Interview: Mahesh Patel
How do you see the recent merger impacting the telecommunications market in Papua New Guinea?
MAHESH PATEL: This merger has been four years in the making – bmobile used to be part of Telikom, but when it was taken out the whole portfolio was weakened, allowing our competitor to grow. After much discussion it was decided bmobile, Telikom and DataCo would be consolidated, as to better compete in the market. If the three companies stood alone they would all fail, as none of them can offer a full service to clients.
Looking forward, this merger will absolutely create competition, because it gives the consumer a choice. As it stands, consumers feel that they are at the mercy of monopoly-style pricing. Our services will keep improving as we address technical issues. The 4G network is built and offers huge speed, but we have a bottleneck going out of the country with the undersea cable. Fixing this will open the floodgates for a serious price drop for data. We must, however, be strategic about managing the price and the capacity.
As a competitive, state-owned telecoms company, how do you balance profit and social service?
PATEL: There are disadvantages to being a state-owned entity. For one, we have no say on who sits on our board and are therefore slowed in the decision-making process. The government is trying to work on this and hopefully we will see some progress soon.
Furthermore, unlike private sector competitors we are not die-hard profit driven. Obviously we have to make profits to survive, but we do have a sense of responsibility in regards to delivering service to remote areas. I am very committed to the cause of fully connecting the country at an affordable price. As a state-owned enterprise it is our responsibility.
Naturally, these are two pretty big restraints when put up against a private, purely profit-driven corporation. Technically, the operators are supposed to pay a fee to the National Information and Communications Technology Authority (NICTA) to subsidise remote regions. This, unfortunately, is not happening at the moment. The Universal Access Service (UAS) Scheme, which imposes a 2% levy, is a great way to expand telecoms access. It takes the burden off of any one operator and makes the process of expanding coverage more affordable. In an area with 500 people and a lack of infrastructure, it does not make economic sense to invest PGK1m ($317,000) on a tower. The UAS Scheme would allow NICTA to pay for the cost of the tower, while telecoms companies provide the service, making it essentially a not-for-profit arrangement.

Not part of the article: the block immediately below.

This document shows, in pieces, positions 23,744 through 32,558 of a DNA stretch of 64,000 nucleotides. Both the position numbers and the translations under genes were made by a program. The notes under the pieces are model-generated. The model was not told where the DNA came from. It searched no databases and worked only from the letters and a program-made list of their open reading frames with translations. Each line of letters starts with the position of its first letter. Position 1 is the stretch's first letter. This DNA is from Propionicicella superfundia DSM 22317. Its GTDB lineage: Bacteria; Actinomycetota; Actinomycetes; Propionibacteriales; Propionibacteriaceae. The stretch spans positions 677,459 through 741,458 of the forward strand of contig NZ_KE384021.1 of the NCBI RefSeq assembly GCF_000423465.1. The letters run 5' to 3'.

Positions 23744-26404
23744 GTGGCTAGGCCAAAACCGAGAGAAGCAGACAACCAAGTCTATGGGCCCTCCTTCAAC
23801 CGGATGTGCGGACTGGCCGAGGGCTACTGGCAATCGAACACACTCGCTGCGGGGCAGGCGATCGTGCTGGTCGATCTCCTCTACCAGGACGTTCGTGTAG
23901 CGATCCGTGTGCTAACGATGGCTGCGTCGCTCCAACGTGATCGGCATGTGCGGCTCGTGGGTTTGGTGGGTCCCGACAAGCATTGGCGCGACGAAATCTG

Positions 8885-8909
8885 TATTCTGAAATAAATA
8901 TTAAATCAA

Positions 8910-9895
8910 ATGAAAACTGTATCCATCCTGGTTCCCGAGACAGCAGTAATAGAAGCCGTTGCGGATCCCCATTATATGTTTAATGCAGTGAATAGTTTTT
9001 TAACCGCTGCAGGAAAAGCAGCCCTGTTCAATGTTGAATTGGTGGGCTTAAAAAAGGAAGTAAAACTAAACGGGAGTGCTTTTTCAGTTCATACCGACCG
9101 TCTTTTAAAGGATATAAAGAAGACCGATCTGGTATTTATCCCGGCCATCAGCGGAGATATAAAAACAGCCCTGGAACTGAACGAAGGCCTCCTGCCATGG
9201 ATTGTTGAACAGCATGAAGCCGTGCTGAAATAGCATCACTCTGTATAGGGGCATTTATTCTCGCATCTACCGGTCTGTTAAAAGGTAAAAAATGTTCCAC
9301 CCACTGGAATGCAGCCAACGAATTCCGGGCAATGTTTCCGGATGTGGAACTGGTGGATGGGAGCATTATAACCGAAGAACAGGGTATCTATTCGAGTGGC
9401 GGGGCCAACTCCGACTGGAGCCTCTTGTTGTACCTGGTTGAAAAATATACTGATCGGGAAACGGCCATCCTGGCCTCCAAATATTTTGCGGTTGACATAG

In what ways are you overcoming challenges related to expanding services to rural areas?
PATEL: The biggest challenge is negotiating with land owner groups. We are starting to give the local community a sense of ownership over their tower. Instead of paying land rent we appoint residents of the village to be our resellers, turning the tower into a revenue stream for them. This cuts security costs too. Instead of paying high fees for security guards, the people protect it themselves since it is a source of income.
Lack of power remains a problem. Refuelling gensets in remote areas is expensive, and as a service-oriented enterprise we will continue to deal with these costs. We are also trying to build partnerships with members of parliament (MPs) to subsidise the high cost of expanding to remote areas. The service we can provide to such places – in partnership with MPs and with the use of District Services Improvement Programme funding for development – is far reaching, and includes telecoms, radio and television.
Access to these services would provide electronic education, e-health and many other social services. According to the World Bank, a 10% increase in connectivity means a 2% increase in GDP. The potential is there, it is just a matter of establishing partnerships and rolling out the infrastructure to get it started.
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